I earned my bachelor's degree from Eastern Connecticut State University, and my first New England boyfriend had a mother who was a Cordon Bleu chef. She was the first mere mortal I ever met who could really cook. I loved my mother dearly, but she either boiled or deep-fried everything, seriously everything. I loved my boyfriend's mother's cooking. She had her own restaurant, and I was lucky enough to help out a bit. Knowing her, I learned that cooking is something that anyone can learn. You can prepare delicious food in your own kitchen. It doesn't have to come from a box or a restaurant. She planted the seeds that gave me the courage to try things in the kitchen that most people never even consider -- like making cheese.

My parents planted a vegetable garden every year that I can remember, although I never helped. I don't remember ever pulling a single weed or picking any vegetables. My idea of gardening was overly simplistic. I assumed that you just plant seeds, and they magically turn into kitchen-ready vegetables. Although I had to learn a lot on my own, my parents planted the seeds that growing your own vegetables is possible.

I remember visiting my grandparent's farm when I was a little girl. All of the animals were running around together in fresh air and sunshine. I grew up believing that that's what all farms were like. Because of my grandparent's farm, the seeds were planted that made me believe that animals could be raised naturally.

Although I grew up in town, my parents would buy a calf from a rancher they knew. Sometimes my father would take it to the locker to get it butchered, and sometimes he'd shoot it and bring it home and butcher it in our garage. I was absolutely horrified as a teenager. "Why can't we just buy meat at the store like everybody else?" I asked my mother. And she responded, "Because you don't know how it was raised." She didn't elaborate, and I didn't ask any questions. I didn't know why it mattered, and I didn't care. But that comment stuck in my head, and one day in January 1989, when I was a new mother, I read an article about factory farming. I understood why my mother didn't like to buy meat at the grocery store, and with no alternatives for locally grown meat, my husband and I became vegetarians and decided to raise our children as vegetarians. My mother planted the seed that sometimes it's okay not to do the same thing as everyone else. It's okay if people think you're weird.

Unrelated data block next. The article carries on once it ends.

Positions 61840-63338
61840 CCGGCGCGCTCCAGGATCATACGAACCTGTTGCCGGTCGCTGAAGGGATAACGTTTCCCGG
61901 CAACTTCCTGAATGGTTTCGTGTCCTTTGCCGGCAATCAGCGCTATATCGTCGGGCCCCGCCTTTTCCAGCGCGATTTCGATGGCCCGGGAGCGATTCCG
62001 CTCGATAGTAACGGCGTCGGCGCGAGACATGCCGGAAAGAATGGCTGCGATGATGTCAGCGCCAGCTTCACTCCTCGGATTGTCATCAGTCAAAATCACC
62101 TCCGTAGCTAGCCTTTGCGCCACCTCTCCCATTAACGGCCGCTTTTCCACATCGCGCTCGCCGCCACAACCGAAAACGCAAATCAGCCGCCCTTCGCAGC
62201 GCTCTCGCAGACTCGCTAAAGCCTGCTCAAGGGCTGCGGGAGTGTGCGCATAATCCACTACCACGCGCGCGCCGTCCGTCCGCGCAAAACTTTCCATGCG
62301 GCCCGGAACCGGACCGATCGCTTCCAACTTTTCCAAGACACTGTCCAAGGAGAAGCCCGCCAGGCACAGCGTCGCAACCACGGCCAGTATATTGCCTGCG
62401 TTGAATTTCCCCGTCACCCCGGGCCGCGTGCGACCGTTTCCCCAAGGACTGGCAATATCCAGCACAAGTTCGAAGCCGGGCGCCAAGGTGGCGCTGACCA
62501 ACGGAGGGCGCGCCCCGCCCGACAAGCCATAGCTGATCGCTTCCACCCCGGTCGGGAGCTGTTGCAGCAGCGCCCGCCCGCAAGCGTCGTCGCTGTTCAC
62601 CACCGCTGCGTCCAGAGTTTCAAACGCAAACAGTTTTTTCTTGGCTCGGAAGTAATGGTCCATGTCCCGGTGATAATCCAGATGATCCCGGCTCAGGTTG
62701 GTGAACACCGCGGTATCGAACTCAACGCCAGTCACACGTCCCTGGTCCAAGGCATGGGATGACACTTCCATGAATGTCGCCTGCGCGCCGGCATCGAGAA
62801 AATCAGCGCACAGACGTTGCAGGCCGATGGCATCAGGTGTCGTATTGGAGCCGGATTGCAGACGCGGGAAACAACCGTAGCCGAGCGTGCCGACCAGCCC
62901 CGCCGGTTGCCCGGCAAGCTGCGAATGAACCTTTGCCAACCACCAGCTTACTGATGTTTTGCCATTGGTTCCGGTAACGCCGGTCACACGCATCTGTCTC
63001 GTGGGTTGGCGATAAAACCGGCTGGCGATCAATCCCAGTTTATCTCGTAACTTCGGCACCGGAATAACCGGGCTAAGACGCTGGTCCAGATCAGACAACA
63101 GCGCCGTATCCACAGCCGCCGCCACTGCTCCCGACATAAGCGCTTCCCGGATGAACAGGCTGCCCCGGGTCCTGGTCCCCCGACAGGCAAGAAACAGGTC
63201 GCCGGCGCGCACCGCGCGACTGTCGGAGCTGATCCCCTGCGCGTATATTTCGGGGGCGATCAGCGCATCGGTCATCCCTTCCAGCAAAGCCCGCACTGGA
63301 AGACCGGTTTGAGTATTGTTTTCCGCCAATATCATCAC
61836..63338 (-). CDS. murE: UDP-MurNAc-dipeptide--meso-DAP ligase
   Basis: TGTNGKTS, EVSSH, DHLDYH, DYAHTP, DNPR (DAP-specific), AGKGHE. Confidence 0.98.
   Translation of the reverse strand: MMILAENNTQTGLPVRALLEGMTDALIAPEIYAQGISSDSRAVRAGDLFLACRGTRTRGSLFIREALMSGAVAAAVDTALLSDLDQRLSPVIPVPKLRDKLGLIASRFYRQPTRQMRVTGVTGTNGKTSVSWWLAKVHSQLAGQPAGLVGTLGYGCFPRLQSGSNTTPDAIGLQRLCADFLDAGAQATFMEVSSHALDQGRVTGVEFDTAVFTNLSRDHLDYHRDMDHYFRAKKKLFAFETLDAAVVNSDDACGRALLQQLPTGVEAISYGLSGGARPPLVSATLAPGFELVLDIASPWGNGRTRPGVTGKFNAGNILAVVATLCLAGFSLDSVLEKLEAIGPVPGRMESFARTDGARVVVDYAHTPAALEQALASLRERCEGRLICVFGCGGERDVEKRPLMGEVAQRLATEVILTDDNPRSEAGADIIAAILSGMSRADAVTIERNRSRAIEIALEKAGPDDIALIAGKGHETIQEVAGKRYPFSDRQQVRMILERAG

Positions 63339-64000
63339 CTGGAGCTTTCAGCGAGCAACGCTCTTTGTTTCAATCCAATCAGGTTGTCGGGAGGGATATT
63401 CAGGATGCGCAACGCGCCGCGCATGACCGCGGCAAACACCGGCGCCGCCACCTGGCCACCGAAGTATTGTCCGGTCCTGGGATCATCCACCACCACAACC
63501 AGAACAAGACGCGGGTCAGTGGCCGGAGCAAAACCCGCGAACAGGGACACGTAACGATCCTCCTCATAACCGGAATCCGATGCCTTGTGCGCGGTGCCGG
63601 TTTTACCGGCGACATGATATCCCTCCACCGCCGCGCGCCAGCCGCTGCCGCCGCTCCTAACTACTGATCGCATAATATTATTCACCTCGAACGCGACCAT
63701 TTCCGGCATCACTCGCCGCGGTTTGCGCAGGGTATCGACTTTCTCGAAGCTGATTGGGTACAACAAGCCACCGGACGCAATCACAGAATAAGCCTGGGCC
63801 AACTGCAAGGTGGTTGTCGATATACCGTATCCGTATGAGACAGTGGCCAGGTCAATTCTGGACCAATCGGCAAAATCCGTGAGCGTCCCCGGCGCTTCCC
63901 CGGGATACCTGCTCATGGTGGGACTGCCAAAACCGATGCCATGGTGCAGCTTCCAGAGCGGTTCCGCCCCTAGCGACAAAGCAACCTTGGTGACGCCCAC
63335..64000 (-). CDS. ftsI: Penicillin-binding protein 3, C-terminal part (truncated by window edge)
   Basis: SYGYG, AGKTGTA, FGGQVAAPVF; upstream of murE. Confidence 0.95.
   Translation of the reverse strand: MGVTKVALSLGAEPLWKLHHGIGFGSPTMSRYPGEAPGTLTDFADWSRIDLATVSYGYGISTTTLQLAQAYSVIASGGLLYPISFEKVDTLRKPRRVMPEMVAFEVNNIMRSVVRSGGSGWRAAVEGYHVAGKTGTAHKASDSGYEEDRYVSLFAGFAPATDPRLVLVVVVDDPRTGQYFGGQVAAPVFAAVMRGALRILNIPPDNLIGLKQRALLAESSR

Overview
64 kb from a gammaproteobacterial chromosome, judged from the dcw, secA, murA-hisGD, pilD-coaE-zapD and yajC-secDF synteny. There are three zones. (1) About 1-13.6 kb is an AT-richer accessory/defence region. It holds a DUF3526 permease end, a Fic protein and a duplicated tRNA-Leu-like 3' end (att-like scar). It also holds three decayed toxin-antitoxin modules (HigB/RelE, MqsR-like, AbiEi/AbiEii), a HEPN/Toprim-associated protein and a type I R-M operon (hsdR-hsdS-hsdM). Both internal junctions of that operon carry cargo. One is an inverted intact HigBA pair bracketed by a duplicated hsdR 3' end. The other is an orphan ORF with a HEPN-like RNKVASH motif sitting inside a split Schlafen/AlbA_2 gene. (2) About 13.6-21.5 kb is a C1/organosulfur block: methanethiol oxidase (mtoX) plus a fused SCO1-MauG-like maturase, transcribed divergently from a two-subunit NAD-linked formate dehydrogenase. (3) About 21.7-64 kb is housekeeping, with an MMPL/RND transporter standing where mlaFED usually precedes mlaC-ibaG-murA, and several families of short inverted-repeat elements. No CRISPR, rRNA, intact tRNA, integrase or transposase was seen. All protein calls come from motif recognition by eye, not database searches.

I was talking to a conventional-turned-organic farmer in January, and I asked him why he switched. "It didn't work," he said bluntly. "Conventional doesn't work." He told me about walking around with a pistol-grip syringe in each hand, injecting sick pigs with antibiotics daily. Then he told me about a conversation he overheard between his grandfather and his father. His grandfather said, "I don't understand why people think they can spray poison on food, and it's not going to hurt them." That thought lingered in his mind for decades as he grew up and followed in his father's footsteps, becoming a conventional farmer. One day he sprayed his field and forgot that he wasn't supposed to go back in there for a few days. That night he woke up gasping for air, barely able to breathe, thinking he was going to die, and he heard his grandfather's voice. He knew why he was sick. He knew he had to stop spraying poison on his fields and injecting his pigs with drugs. His grandfather had planted the seeds that decades later caused him to reject conventional agriculture.